Here I have used Person, PersonContainer and PersonViewModel just for representation. In actual scenario, the object is complex which updates many of its properties on Addition/modification of items in the datagrid. So, saving the index won't serve the purpose as we need the actual values.
Can you elaborate more on the 'imports' mentioned on #4? Still, i believe we need to clone the actual object and work on it. Appreciate, if you can help me a little detailed code.
Q: what could be the best way to handle 'Ok' and 'Cancel' in a dialog? Is creating a cloned object right way?
There is no "right" way, there are only efficient, inefficient and non-compiling implementations. FWIW, I'm doing something similar; I clone the object and throw it in a PropertyEditor. Has a third button that says "reset" that simply clones the original again and uploads it anew in the PropertyEditor. Works well, doesn't have much overhead.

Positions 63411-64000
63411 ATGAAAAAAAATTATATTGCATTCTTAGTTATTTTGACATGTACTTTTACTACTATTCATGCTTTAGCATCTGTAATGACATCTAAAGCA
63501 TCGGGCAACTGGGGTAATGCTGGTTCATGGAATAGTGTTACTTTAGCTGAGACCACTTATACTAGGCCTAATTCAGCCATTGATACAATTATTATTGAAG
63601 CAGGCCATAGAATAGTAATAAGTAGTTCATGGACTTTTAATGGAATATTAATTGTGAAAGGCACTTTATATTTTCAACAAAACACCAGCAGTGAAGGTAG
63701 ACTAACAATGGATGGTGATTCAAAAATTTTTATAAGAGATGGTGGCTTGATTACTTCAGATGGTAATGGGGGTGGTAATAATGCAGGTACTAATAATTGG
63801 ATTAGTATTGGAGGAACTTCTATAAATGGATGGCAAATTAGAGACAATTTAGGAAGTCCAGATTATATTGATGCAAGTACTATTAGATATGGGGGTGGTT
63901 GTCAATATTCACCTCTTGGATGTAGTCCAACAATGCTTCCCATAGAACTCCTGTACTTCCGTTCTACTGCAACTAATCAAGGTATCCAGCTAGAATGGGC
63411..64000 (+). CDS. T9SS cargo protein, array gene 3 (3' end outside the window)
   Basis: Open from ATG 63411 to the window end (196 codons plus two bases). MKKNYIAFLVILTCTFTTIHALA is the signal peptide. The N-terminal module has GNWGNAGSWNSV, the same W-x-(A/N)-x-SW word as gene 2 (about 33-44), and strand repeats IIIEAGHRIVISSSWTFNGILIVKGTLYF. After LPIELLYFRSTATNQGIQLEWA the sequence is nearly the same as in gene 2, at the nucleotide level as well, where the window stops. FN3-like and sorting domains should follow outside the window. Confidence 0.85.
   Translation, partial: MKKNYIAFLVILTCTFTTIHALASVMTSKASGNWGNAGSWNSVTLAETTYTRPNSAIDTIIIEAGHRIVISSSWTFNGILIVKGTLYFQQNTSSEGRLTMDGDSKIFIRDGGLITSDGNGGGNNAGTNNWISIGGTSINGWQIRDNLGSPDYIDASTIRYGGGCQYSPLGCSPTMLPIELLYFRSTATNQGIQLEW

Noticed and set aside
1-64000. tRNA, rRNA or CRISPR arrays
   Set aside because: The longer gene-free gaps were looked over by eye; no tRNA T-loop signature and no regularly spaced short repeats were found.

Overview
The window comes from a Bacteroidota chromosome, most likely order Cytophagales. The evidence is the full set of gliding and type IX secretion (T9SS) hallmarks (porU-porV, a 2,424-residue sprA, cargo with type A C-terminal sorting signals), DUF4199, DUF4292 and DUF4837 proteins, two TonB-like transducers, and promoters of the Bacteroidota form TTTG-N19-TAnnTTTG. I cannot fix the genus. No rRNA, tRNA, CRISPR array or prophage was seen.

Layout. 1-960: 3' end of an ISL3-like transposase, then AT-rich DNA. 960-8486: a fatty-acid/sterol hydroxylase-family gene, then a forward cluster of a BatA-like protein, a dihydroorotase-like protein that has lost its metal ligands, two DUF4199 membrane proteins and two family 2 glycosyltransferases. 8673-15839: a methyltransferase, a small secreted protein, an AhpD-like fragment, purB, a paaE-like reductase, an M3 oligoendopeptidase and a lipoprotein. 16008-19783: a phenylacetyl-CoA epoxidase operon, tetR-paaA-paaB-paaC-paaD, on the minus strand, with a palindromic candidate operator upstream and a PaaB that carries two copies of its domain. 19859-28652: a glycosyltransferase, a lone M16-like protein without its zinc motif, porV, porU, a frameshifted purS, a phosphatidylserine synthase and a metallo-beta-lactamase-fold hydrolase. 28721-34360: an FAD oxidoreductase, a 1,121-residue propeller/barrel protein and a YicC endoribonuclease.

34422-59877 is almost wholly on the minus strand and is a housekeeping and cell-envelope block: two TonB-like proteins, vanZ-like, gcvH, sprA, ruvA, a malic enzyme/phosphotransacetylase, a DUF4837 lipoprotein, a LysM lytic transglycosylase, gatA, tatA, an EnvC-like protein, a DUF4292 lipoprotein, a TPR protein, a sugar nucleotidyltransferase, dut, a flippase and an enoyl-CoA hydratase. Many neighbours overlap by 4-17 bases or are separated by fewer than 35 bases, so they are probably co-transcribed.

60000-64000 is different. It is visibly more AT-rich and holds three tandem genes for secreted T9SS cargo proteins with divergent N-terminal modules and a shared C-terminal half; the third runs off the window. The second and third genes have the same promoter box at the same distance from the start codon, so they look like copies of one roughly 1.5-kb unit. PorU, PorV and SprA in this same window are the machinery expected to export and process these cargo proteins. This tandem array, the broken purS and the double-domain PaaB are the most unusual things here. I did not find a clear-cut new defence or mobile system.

Q: How can we implement undo/redo here?
An undo/redo is usually limited to the form where one is editing. You'd need the Memento-pattern, saving the internal state of the object every time the user performs an action. Undoing the action is then as simple as fetching the internal state from that point.
Bastard Programmer from Hell
if you can't read my code, try converting it here[^]
Like Eddy said, there is no right or wrong to do it, using observable collections, you could have 2 and a flag, if the record is dirty (meaning that was modify) then in the save event in your viewmodel you just save the record, if cancel was hit and it was dirty then restore from either the db. again (re-read the record) or copy it from the other collection. What I mean with the 'imports' is that the 'Message' needs a import on the viewmodel.
There are essentially two ways to do this. The first is what you've done: copy the object, have the dialog operate on that copy, and update the original if you press OK. The second is rather similar, but instead of having a copy of the base data object to operate on, you operate on a specific data object for the form (i.e. it has properties for the fields that are editable on this form only), and if you press OK you assign all the properties from that data object into the source.